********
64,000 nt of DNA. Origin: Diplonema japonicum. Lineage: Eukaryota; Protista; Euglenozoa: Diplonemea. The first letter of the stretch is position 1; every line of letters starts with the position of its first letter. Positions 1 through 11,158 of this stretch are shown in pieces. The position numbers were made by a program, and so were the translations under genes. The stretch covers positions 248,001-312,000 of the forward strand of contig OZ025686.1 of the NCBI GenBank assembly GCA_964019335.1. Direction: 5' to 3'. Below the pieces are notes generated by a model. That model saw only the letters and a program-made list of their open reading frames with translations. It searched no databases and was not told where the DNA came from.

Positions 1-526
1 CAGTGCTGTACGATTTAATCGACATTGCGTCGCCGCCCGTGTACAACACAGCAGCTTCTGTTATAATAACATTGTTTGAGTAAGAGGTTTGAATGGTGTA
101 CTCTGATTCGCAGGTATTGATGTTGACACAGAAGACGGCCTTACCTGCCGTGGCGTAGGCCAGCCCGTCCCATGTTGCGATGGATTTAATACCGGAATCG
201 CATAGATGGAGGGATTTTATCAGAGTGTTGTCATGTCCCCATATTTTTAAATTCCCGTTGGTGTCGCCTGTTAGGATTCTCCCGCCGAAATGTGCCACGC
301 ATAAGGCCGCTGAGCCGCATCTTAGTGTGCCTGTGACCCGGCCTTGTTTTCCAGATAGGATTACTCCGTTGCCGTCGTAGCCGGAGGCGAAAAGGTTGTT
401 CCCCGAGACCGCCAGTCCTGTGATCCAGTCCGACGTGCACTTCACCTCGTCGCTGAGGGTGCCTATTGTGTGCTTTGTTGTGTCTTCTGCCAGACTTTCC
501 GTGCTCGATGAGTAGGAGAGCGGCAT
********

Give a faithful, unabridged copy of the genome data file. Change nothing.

64,000 nt of DNA. Origin: Diplonema japonicum. Lineage: Eukaryota; Protista; Euglenozoa: Diplonemea. The first letter of the stretch is position 1; every line of letters starts with the position of its first letter. Positions 1 through 11,158 of this stretch are shown in pieces. The position numbers were made by a program, and so were the translations under genes. The stretch covers positions 248,001-312,000 of the forward strand of contig OZ025686.1 of the NCBI GenBank assembly GCA_964019335.1. Direction: 5' to 3'. Below the pieces are notes generated by a model. That model saw only the letters and a program-made list of their open reading frames with translations. It searched no databases and was not told where the DNA came from.

Positions 1-526
1 CAGTGCTGTACGATTTAATCGACATTGCGTCGCCGCCCGTGTACAACACAGCAGCTTCTGTTATAATAACATTGTTTGAGTAAGAGGTTTGAATGGTGTA
101 CTCTGATTCGCAGGTATTGATGTTGACACAGAAGACGGCCTTACCTGCCGTGGCGTAGGCCAGCCCGTCCCATGTTGCGATGGATTTAATACCGGAATCG
201 CATAGATGGAGGGATTTTATCAGAGTGTTGTCATGTCCCCATATTTTTAAATTCCCGTTGGTGTCGCCTGTTAGGATTCTCCCGCCGAAATGTGCCACGC
301 ATAAGGCCGCTGAGCCGCATCTTAGTGTGCCTGTGACCCGGCCTTGTTTTCCAGATAGGATTACTCCGTTGCCGTCGTAGCCGGAGGCGAAAAGGTTGTT
401 CCCCGAGACCGCCAGTCCTGTGATCCAGTCCGACGTGCACTTCACCTCGTCGCTGAGGGTGCCTATTGTGTGCTTTGTTGTGTCTTCTGCCAGACTTTCC
501 GTGCTCGATGAGTAGGAGAGCGGCAT